, spouting pidgin English
and clashing with customers over the amount of starch in shirts. They sometimes have bit parts in mysteries set in the appropriate time period, due to the use of laundry marks to identify where a piece of clothing has been.
Subtrope of Ethnic Menial Labor
- In Lucky Luke, Chinese people are either launderers or restaurant owners, but the launderers are really ubiquitous. They are the focus of the story once or twice but are mainly peaceful background characters who only want to mind their own business, although they are somewhat obsessed with the cleanliness of people's clothes (just as undertakers are obsessed with people's measurements). Rene Goscinny was accused of Unfortunate Implications once because of that, accusations to which he answered scathingly (and then, as the person protested that Chinese people were always launderers and never mayors, he added a Chinese mayor in a later story).
- A famous Calgon water softener commercial from the 1970s references this, at least insofar as the laundry owners are of Chinese descent.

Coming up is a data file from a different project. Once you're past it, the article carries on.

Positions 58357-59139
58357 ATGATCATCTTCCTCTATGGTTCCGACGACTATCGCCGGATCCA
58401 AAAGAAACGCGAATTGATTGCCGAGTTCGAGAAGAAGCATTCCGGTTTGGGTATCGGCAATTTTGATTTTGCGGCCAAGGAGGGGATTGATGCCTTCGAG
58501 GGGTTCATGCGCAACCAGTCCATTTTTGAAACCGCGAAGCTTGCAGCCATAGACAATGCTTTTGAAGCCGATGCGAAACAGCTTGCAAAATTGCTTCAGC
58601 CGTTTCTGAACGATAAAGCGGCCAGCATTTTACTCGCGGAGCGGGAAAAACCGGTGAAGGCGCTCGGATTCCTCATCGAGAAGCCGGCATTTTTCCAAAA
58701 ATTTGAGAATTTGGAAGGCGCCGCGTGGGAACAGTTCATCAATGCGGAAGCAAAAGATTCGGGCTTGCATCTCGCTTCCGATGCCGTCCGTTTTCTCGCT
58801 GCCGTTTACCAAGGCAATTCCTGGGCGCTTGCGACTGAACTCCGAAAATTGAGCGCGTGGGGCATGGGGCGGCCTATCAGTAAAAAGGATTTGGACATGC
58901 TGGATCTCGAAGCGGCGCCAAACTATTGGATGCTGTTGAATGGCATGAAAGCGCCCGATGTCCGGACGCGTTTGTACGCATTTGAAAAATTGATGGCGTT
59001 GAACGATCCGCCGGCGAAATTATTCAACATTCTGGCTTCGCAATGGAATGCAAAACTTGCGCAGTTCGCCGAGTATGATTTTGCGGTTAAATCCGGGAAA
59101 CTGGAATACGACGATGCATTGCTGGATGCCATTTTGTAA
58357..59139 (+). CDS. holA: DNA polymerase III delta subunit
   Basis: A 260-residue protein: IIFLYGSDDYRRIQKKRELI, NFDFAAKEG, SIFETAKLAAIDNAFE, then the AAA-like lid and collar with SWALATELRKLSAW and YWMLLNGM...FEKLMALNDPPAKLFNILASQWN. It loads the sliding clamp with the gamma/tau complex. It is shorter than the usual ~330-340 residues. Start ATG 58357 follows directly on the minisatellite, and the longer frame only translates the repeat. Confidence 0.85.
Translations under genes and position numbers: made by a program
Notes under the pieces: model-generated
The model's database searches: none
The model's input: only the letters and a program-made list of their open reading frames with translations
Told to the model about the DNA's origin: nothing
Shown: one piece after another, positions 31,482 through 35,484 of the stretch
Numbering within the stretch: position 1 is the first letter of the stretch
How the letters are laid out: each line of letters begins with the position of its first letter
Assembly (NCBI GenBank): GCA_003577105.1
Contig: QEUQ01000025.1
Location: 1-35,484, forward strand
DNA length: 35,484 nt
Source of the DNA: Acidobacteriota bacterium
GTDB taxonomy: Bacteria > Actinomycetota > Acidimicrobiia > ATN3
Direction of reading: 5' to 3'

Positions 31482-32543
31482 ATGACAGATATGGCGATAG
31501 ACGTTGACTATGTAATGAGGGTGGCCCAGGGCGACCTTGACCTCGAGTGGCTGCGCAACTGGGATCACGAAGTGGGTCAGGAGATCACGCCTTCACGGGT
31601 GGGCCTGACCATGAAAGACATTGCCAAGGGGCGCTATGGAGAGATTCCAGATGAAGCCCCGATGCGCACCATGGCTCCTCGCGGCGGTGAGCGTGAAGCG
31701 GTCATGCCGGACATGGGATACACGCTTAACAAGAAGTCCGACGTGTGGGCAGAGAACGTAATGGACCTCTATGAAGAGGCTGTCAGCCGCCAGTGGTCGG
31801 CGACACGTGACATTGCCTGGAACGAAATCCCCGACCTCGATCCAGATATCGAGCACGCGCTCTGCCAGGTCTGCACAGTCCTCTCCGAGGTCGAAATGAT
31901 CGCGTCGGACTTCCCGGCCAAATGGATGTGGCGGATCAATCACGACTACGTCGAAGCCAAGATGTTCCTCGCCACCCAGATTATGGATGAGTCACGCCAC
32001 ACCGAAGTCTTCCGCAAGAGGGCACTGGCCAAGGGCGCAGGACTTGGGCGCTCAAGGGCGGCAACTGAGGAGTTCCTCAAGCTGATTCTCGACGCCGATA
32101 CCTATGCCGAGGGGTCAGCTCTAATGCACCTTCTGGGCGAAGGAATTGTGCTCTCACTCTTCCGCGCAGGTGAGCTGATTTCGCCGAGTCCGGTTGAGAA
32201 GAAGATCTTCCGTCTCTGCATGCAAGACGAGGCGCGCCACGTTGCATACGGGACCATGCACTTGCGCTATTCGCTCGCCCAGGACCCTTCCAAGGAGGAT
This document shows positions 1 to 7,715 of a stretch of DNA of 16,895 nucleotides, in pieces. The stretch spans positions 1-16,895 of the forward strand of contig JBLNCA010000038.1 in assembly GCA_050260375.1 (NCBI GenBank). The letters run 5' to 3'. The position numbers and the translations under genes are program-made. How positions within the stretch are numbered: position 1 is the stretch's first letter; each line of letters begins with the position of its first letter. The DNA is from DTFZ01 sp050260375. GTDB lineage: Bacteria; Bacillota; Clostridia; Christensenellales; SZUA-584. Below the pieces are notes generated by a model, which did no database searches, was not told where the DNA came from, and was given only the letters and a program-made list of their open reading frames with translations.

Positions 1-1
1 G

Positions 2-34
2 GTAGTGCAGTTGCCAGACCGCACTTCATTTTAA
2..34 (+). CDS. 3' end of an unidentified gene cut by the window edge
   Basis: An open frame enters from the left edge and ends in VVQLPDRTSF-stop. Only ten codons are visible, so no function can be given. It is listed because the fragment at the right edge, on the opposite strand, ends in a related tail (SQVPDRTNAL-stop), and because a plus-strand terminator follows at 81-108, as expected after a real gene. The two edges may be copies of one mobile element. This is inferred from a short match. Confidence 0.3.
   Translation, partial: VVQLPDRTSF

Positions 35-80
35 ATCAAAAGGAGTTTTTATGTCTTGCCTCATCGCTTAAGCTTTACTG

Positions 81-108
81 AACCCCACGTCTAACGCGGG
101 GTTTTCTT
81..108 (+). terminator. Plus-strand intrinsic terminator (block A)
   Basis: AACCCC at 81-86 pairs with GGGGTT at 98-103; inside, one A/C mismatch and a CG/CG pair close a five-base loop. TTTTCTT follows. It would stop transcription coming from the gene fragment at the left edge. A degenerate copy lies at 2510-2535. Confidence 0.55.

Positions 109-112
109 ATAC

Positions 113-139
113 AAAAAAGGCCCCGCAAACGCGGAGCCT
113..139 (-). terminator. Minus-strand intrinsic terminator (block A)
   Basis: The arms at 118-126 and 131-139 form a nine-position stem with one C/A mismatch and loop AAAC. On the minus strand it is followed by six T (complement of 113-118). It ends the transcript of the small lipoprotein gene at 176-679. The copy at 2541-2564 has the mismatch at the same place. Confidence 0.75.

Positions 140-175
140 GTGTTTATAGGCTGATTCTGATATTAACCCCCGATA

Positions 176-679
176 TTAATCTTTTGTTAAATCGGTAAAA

- One of the infamous Asian stereotype t-shirts made by Ambecrombie and Fitch has two stereotypical Chinese cartoons with the slogan "Two Wongs will Make it White"
- A reference to a racist political slogan of the yesteryear, which was used in barring Asian immigration to the US and Canada: "Two Wongs don't make White".
- This commercial for Jawbone headsets involves a character citing the stereotype of a Chinese Laundry at length and getting curb stomped in revenge.
- Sid Caesar and Edie Adams accidentally broke through a hardware store wall into a Chinese laundry in It's a Mad, Mad, Mad, Mad World.
- A Chinese launderer in Broken Trail becomes the interpreter between the two cowboy heroes and the five Chinese girls they have rescued from indentured prostitution.
- Referenced by Jack Nicholson in his most racist scene in The Departed.
- A Stealth Pun in The Dark Knight: Lau, member of the Chinese mob, works for Gotham criminals as a money launderer.
- Subverted in the 1943 Batman serial. Due to it being set in World War II, the main villain was a Japanese spy. Thus, one of the clues found is a handkerchief with a Japanese laundry mark. Robin quips that he's never heard of a Japanese laundry mark.
- Yen Sun, the girl Doc falls in love with in Young Guns is the daughter of a Chinese launderer.
- The Seven Year Itch: Richard Sherman's dress shirt was torn once when he sent it to a Chinese laundry service.